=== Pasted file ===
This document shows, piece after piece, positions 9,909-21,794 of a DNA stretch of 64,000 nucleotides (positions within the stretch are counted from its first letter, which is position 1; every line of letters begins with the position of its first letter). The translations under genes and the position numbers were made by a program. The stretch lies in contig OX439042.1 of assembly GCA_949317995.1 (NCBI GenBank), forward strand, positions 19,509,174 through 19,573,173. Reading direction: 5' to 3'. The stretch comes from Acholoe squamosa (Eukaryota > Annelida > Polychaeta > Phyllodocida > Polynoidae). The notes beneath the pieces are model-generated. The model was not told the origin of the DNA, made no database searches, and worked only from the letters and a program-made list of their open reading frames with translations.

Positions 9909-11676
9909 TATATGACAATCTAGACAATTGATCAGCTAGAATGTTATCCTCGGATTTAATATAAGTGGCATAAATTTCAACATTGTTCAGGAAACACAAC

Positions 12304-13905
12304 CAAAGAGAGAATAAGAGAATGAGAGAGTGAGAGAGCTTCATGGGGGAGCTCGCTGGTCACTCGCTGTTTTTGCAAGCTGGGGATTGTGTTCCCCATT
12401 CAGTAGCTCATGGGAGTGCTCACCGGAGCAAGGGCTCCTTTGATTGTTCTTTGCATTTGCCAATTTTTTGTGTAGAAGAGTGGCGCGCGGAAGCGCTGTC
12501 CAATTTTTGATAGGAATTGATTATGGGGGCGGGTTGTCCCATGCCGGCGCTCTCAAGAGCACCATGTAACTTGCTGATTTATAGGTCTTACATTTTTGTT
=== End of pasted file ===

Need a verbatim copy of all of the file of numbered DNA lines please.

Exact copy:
This document shows, piece after piece, positions 9,909-21,794 of a DNA stretch of 64,000 nucleotides (positions within the stretch are counted from its first letter, which is position 1; every line of letters begins with the position of its first letter). The translations under genes and the position numbers were made by a program. The stretch lies in contig OX439042.1 of assembly GCA_949317995.1 (NCBI GenBank), forward strand, positions 19,509,174 through 19,573,173. Reading direction: 5' to 3'. The stretch comes from Acholoe squamosa (Eukaryota > Annelida > Polychaeta > Phyllodocida > Polynoidae). The notes beneath the pieces are model-generated. The model was not told the origin of the DNA, made no database searches, and worked only from the letters and a program-made list of their open reading frames with translations.

Positions 9909-11676
9909 TATATGACAATCTAGACAATTGATCAGCTAGAATGTTATCCTCGGATTTAATATAAGTGGCATAAATTTCAACATTGTTCAGGAAACACAAC

Positions 12304-13905
12304 CAAAGAGAGAATAAGAGAATGAGAGAGTGAGAGAGCTTCATGGGGGAGCTCGCTGGTCACTCGCTGTTTTTGCAAGCTGGGGATTGTGTTCCCCATT
12401 CAGTAGCTCATGGGAGTGCTCACCGGAGCAAGGGCTCCTTTGATTGTTCTTTGCATTTGCCAATTTTTTGTGTAGAAGAGTGGCGCGCGGAAGCGCTGTC
12501 CAATTTTTGATAGGAATTGATTATGGGGGCGGGTTGTCCCATGCCGGCGCTCTCAAGAGCACCATGTAACTTGCTGATTTATAGGTCTTACATTTTTGTT